Beware of the Predators…

…because they are out there and their hungry!

I’m not kidding, you do need to think carefully about how to manage the predator population because predators are probably the biggest reason for chicken loss in backyard flocks. Lots of animals prey on chickens and once they have your address they will lurk and lurk, just waiting for their chance to get a good meal.

Our coop is heavily fortified by design.


We have a chicken wire enclosure over the top of the run that keeps most critters out quite effectively.   I’ve often heard that raccoons can tear right through chicken wire but we haven’t had that happen yet.


Several inches of the wooden boards at the bottom of the run are buried in soil.  Michael says that he’d bury the wire on the sides twelve inches deep if he were to do it again.


We lock the door to their house with a clasp at night and the small chicken door is locked most nights as well.


We have a fenced in open area that’s accessible to the chickens from the covered run but we reserve that, along with yard and garden ranging, for days when we’re outside keeping watch and serving as deterrents.

We’ve seen a bobcat, coyotes, raccoons, foxes, skunks, hawks and even fisher cats here at the edge of the woods.  All of these creatures love to eat chicken for dinner. We’ve lost a few hens to hawks and on one occasion a raccoon squeezed through a small gap in the screening of the run and killed one chicken while literally scaring another to death. To this day we’re not sure what saved the rest. I’ve spent many hours watching hawks circle overhead or sit on top of the run just waiting for their chance…


If you were a chicken, wouldn’t you be scared if this hawk was watching over you?


Here’s a fisher cat that we trapped before the chicken days. We had no idea of what it was when Michael and the kids found it in the trap but it’s hiss was vicious!

So, we don’t let our chickens range much without supervision. We also keep a pretty close eye on the edge of the woods, we have a lot (a LOT) of foot traffic in our yard which prevents some predator presence and we design our chickens’ space to be as safe as is reasonably possible. I think that’s why we loose more chickens to old age than to predators.

DSC03819It might be why they look pretty content most of the time too.

Or that could be because of the oatmeal… but that’s another post…

Enjoy everything!


The Beautiful Sweet Buff Orpington

IMG_9683If we could only raise one breed of chicken in our flock, I would choose the Buff Orphington. I think of this breed as the golden retriever of the chicken world. Their fluffy, yellow, friendly, obedient, loyal, and great with kids and adults. They’ll sit in your lap, come when you call and play with you. This is a family-friendly chicken!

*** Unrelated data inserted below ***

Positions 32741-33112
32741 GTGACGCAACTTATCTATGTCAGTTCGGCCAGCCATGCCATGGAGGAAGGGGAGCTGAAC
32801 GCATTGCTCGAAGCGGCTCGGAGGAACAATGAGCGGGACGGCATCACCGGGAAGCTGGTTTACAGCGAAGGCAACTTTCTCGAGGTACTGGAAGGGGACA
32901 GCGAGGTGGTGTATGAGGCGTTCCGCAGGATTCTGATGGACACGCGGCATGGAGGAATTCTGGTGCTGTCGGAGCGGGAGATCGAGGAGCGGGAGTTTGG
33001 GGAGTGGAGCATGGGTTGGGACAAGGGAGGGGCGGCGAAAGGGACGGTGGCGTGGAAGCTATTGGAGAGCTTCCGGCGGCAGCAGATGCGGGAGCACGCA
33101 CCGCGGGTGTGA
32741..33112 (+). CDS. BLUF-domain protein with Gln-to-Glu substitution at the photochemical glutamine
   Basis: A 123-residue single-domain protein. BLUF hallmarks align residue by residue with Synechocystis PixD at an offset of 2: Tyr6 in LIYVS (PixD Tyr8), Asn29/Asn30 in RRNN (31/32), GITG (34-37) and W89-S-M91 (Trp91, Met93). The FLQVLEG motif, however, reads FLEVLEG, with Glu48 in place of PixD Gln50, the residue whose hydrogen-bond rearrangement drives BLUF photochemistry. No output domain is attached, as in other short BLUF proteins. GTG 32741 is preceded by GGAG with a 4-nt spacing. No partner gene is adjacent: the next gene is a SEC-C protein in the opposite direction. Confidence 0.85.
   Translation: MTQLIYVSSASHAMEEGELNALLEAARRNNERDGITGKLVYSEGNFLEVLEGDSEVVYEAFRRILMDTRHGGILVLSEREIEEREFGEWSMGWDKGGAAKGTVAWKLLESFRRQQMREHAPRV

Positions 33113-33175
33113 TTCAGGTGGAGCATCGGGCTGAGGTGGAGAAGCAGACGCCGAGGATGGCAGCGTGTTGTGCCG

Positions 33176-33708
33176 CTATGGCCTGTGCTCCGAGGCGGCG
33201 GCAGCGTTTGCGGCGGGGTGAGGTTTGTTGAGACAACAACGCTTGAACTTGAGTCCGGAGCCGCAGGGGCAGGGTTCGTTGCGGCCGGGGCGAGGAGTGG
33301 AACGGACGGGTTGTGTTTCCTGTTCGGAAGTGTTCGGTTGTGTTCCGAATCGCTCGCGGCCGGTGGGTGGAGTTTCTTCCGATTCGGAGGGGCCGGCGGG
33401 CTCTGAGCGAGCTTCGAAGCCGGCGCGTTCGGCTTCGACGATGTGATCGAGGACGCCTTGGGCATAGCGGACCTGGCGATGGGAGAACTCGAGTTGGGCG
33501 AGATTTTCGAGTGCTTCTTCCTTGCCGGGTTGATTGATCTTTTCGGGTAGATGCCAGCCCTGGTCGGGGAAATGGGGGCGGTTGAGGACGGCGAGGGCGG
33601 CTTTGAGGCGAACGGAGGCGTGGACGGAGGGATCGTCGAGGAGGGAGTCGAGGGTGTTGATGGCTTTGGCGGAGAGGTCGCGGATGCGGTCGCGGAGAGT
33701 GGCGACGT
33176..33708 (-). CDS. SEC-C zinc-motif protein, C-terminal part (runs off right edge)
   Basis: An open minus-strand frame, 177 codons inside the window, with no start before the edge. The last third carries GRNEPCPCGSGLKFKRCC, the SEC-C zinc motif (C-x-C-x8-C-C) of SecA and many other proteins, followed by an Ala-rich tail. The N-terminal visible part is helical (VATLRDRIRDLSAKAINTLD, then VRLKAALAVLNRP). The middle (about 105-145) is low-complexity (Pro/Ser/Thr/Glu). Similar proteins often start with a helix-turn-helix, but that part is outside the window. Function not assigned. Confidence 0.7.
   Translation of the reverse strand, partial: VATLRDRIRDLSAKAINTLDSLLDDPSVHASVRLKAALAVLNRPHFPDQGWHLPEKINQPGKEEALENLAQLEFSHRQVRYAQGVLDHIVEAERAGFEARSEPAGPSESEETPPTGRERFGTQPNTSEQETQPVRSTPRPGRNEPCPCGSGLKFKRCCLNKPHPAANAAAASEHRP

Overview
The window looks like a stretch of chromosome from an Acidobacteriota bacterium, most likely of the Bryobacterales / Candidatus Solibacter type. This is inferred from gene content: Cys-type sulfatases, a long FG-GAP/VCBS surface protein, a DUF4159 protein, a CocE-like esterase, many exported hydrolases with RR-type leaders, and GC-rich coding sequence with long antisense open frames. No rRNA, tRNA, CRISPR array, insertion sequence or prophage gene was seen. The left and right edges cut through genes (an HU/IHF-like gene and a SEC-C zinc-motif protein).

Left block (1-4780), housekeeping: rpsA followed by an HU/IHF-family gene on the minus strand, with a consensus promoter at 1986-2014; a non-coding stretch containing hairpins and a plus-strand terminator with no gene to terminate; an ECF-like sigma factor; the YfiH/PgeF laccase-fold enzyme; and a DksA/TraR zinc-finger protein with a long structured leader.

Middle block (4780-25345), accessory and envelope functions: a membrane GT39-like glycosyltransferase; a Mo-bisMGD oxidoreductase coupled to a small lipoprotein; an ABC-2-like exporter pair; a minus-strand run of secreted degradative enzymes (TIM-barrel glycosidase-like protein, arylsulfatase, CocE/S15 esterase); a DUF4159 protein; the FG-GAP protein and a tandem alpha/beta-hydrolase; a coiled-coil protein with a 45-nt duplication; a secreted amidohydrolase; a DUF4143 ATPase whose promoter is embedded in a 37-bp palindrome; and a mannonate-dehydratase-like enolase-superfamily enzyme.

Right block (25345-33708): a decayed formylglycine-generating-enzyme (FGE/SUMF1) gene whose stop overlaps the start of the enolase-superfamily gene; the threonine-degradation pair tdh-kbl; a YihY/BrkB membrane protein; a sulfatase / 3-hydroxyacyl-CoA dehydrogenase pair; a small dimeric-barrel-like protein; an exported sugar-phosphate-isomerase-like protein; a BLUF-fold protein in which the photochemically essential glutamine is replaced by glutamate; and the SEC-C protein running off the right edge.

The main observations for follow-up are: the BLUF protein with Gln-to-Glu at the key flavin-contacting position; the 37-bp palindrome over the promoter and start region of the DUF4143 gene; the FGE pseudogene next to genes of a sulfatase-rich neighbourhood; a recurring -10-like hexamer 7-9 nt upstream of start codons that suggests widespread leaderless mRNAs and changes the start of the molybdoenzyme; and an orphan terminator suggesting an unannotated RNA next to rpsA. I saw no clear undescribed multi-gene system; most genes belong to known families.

A newborn buff orphington is a cute little yellow fluff ball and it grows up to be a wise, sweet creature that you can take anywhere.


I take chickens into schools sometimes and this is the breed that I choose for those events. I can put one down on a tarp with twenty first graders sitting around the perimeter and she’ll just stand there politely waiting for the presentation to start. Then she will allow all twenty kids to pet her (one at a time of course) and repeat the process for three more classes during the day. I’ve even had one lay an egg in the classroom a few feet away from the children during a presentation. This is a laid back, happy chicken.

These girls are good layers, winter hardy, docile and sweet… if your trying to decide what type of chicken to start with or add to your existing flock you just can’t go wrong with a buff orphington!


Let’s Talk About that Brooder…

Yesterday you saw the brooder that we used for our first chicks, and for many others that have come along since then.


As I mentioned we made it out of a twenty gallon glass aquarium that we’ve used over the years as a temporary home for creatures that need care. Many wounded birds and stray frogs have spent a few hours in that aquarium. To set it up we simply cleaned it thoroughly, put a shop light with a  60 watt bulb on top of the wire screened lid and filled the bottom with wood chips. The wood gives the chicks something to scratch at, sleep on and absorbs poop which helps with the almost daily cleaning that needs to be done.

We like to use the tall red and white water distributors and round feeders that you see above.  You can buy these at your local feed store or on-line. We find that the specially designed feeders are worth the investment because they stand up to all of the pushing, pulling and scampering that baby chicks do.

The warm light along with towels draped over the sides at night when the heat is down maintain an inside temperature is 95 degrees for the first week, then 5 degrees lower for each week after.  I should mention that our chicks stay in the glass brooder for just a few weeks before they get too big and we move them to a larger metal cage that’s also cloaked with towels to keep heat in. We gradually remove the towels and light over the cage as they outgrow them as well. We also lower the lightbulb from 60 to 40 watts as they get  bigger in the aquarium, then back up to 60 again when we move them to the much airier cage.

The “aquarium as brooder” idea isn’t really the typical route that most people take, but it’s worked very well for us. It’s easy to move as needed and it gives us a great view of our new flock in action. You can find lots of other brooder systems by googling “brooder”, or checking Pinterest. People are really creative and I’ve seen brooders made from kiddie pools, plastic bins, even a portacrib! Really, if the chicks are safe and the temperature, food and cleanliness level are correct they’ll be fine.